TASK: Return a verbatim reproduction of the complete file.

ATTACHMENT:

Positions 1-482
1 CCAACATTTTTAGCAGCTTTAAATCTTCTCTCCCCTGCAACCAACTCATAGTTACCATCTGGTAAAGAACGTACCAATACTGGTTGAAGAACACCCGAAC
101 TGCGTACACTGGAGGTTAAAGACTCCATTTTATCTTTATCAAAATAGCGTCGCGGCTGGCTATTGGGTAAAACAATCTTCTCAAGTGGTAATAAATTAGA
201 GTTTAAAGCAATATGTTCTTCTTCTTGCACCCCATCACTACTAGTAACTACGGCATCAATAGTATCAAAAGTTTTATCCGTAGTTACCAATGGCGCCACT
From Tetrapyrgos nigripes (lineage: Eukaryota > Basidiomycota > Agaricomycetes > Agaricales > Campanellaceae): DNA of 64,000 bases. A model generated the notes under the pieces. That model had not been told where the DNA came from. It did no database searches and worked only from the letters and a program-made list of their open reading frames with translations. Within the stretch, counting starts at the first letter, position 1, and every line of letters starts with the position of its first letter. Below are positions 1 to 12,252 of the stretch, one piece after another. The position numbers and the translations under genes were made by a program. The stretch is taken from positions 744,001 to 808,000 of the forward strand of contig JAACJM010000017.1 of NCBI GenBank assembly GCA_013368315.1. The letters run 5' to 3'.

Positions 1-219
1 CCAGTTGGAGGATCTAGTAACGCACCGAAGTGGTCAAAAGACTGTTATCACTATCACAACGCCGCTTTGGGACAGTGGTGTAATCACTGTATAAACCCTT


Positions 1-482
1 CCAACATTTTTAGCAGCTTTAAATCTTCTCTCCCCTGCAACCAACTCATAGTTACCATCTGGTAAAGAACGTACCAATACTGGTTGAAGAACACCCGAAC
101 TGCGTACACTGGAGGTTAAAGACTCCATTTTATCTTTATCAAAATAGCGTCGCGGCTGGCTATTGGGTAAAACAATCTTCTCAAGTGGTAATAAATTAGA
201 GTTTAAAGCAATATGTTCTTCTTCTTGCACCCCATCACTACTAGTAACTACGGCATCAATAGTATCAAAAGTTTTATCCGTAGTTACCAATGGCGCCACT
From Tetrapyrgos nigripes (lineage: Eukaryota > Basidiomycota > Agaricomycetes > Agaricales > Campanellaceae): DNA of 64,000 bases. A model generated the notes under the pieces. That model had not been told where the DNA came from. It did no database searches and worked only from the letters and a program-made list of their open reading frames with translations. Within the stretch, counting starts at the first letter, position 1, and every line of letters starts with the position of its first letter. Below are positions 1 to 12,252 of the stretch, one piece after another. The position numbers and the translations under genes were made by a program. The stretch is taken from positions 744,001 to 808,000 of the forward strand of contig JAACJM010000017.1 of NCBI GenBank assembly GCA_013368315.1. The letters run 5' to 3'.

Positions 1-219
1 CCAGTTGGAGGATCTAGTAACGCACCGAAGTGGTCAAAAGACTGTTATCACTATCACAACGCCGCTTTGGGACAGTGGTGTAATCACTGTATAAACCCTT